Autophagy is the dominant type of programmed cell death in breast cancer MCF-7 cells exposed to AGS 115 and EFDAC, new sesquiterpene analogs of paclitaxel

Magdalena Górka, Włodzimierz M. Daniewski, Barbara Gajkowska, Elzbieta Łusakowska, Michał M. Godlewski, Tomasz Motyl*

*Corresponding author for this work

    Research output: Contribution to journalArticlepeer-review

    41 Citations (Scopus)

    Abstract

    The molecular mechanism of cell death induced by AGS 115 and EFDAC, sesquiterpene analogs of paclitaxel, was investigated in human breast cancer MCF-7 cells. The study was carried out using laser scanning cytometry, homeostatic confocal microscopy, atomic force microscopy and electron microscopy. AGS 115 and EFDAC exhibited a microtubule-stabilizing effect as confirmed by a significant increase in α-tubulin aggregation. Both paclitaxel analogs also induced death in MCF-7 cells. Evaluation of biochemical and morphological features suggested that the major form of programmed cell death induced by AGS 115 and EFDAC was autophagy. This was confirmed by MAP I LC3 expression and the ultrastructural pattern revealed by electron microscopy. Surface images of cells undergoing autophagy showed that, unlike during apoptosis, the dimensions remained unchanged, but the surface of the cell was deformed. The occurrence of apoptosis was confirmed by the efflux of Smac/DIABLO from mitochondria, caspase-7 activation and DNA loss, and did not exceed 9.7%. Therefore, AGS 115 and EFDAC appear to be promising candidates for further investigation in anti-cancer therapy.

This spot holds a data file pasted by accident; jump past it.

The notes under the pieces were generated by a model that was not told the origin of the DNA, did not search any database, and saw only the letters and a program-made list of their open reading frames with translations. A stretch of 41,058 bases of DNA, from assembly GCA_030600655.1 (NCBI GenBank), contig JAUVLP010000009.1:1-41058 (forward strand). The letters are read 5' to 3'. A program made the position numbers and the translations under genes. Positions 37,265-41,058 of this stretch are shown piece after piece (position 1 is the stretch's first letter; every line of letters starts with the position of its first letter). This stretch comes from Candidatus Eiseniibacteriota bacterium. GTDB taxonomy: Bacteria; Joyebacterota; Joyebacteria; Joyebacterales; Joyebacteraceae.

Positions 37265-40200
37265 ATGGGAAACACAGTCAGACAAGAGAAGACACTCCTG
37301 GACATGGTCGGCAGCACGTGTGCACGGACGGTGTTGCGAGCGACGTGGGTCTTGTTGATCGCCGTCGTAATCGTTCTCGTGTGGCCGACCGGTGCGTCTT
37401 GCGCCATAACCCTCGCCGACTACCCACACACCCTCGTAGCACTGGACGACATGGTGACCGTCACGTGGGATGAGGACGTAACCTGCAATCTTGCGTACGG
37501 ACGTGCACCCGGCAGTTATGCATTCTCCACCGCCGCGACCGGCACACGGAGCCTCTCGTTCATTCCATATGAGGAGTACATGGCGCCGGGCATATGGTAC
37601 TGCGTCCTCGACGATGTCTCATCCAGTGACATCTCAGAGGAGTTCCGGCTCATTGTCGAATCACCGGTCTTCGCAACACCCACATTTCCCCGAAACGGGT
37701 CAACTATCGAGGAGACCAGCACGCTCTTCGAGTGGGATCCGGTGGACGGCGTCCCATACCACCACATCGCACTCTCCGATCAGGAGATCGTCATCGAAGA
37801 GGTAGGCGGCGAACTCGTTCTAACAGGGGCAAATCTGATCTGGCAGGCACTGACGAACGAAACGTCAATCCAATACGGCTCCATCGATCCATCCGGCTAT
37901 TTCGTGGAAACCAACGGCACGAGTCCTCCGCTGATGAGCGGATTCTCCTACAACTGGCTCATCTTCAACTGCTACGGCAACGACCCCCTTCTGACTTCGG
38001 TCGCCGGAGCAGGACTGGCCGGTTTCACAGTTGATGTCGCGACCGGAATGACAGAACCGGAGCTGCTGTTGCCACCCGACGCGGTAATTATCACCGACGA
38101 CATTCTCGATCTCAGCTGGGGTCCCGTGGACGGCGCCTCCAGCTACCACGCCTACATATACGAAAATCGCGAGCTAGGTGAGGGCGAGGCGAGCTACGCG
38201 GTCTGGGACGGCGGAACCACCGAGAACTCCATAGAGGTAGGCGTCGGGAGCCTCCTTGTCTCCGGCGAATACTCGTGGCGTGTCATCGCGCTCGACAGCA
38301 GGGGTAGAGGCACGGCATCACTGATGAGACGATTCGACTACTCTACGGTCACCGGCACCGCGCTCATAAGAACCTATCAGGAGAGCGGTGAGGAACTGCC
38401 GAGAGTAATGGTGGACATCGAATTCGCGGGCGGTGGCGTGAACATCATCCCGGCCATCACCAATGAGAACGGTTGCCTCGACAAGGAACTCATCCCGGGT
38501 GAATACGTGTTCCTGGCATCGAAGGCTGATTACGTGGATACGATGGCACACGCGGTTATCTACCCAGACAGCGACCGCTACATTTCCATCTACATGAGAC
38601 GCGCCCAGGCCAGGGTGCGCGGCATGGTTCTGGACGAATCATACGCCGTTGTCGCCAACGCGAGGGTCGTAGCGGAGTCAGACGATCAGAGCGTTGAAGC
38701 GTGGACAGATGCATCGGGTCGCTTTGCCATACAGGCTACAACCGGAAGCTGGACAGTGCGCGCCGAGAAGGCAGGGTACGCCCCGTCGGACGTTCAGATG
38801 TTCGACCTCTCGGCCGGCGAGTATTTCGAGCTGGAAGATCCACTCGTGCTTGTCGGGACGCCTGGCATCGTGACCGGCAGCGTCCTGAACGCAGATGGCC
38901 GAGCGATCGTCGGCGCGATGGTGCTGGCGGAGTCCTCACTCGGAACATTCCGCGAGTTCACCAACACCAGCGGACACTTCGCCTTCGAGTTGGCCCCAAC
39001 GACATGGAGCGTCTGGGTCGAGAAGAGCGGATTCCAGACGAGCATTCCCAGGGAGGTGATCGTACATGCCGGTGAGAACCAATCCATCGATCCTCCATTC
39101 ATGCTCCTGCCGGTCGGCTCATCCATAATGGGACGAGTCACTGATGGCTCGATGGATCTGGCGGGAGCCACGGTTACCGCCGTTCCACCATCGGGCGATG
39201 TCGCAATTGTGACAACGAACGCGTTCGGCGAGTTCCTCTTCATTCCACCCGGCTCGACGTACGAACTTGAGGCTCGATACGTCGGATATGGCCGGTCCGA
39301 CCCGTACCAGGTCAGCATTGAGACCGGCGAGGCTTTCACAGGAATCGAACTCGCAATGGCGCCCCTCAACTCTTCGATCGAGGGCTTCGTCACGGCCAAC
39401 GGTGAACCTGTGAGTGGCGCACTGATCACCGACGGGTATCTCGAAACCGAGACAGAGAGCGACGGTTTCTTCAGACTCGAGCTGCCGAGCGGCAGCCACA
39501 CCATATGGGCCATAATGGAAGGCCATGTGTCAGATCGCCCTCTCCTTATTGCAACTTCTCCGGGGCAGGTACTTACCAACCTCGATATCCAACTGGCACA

Original languageEnglish
    Pages (from-to)777-788
    Number of pages12
    JournalAnti-Cancer Drugs
    Volume16
    Issue number7
    DOIs
    Publication statusPublished - Aug 2005

    Keywords

    • AGS 115
    • Apoptosis
    • Autophagy
    • EFDAC
    • Sesquiterpene

    Fingerprint

    Dive into the research topics of 'Autophagy is the dominant type of programmed cell death in breast cancer MCF-7 cells exposed to AGS 115 and EFDAC, new sesquiterpene analogs of paclitaxel'. Together they form a unique fingerprint.

    Cite this